Fresh local hip-hop from Man Mantis, Fly 4 Ward, ILL Silla, DGirl the Bombshell and more
ILL Silla's "This Me" off of TME's mixtape, Through My Eyes, is one of the week's fresh local hip-hop tracks.
A new year is here, and from the looks of this week's new batch of music, it's going to be a good one for local hip-hop. We're off to a good start, anyway. We've got new beats from Man Mantis off his label's new comp, a fresh joint from production duo Fly 4 Ward, a new cut from ILL Silla, a new freestyle from SP Double, a new radio-ready single from DGirl the Bombshell's upcoming mixtape, Mascara Music 2, and a swan song from old-school Denver spitters the HighTops. Continue on for some fresh hip-hop.
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- That's a Rap archives
Man Mantis - "Raised to Do the Zapping"
Man Mantis makes an appearance on his label's latest free compilation, We Are World Around. Vol. 3, with "Raised to Do the Zapping," a beat exactly as quirky as the title suggests. With emotive sounds that are almost vocal but decidedly alien interjected over rickety percussion and driving bass, Mantis creates a feeling that is uniquely different and evocatively familiar all at once.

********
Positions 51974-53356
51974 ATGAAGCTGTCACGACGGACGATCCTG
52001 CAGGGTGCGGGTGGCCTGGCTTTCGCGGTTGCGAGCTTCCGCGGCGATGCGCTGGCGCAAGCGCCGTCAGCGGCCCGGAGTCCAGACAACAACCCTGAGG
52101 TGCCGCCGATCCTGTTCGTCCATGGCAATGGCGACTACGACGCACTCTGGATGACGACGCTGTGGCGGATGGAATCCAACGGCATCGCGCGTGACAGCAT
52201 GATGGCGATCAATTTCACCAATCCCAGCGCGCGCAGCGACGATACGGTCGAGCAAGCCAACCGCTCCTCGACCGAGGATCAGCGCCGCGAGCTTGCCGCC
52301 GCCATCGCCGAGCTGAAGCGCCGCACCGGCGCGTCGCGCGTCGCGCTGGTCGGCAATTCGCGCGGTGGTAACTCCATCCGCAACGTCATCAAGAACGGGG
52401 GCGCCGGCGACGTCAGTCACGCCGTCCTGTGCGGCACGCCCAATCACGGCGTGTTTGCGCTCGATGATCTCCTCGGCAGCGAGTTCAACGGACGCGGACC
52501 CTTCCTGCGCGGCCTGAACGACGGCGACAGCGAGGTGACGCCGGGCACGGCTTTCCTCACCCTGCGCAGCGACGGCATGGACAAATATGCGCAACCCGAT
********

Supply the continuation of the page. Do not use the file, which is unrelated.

Fly 4 Ward (Babah Fly and Fast 4 Ward)
Denver hip-hop production duo Fly 4 Ward (Babah Fly and Fast 4 Ward) steps into the otherworld of cloud rap with this beat. The sound seems to drift on almost formlessly, the light wailing of the guitar sauntering by as if you were walking past a jazz club after midnight. The track doesn't seem to end, or ends before it really begins; it's almost as if this is the introduction to something more, and, in fact, the duo has hinted at releasing some material with Mike Wird in the future.
ILL Silla - "This Me"
On "This Me," the first single from ILL Silla of TME's mixtape Through My Eyes, the rapper strings together tightly constructed multisyllabic rhyming patterns against an impeccable complementary drum composition and over a mesmerizing synthesizer loop. With his lyrics, Silla challenges traditional conceptions of realness in hip-hop, encouraging his listeners to "do you," regardless of what it entails, "because if you ain't real to yourself, how can you expect to be real with anyone else?"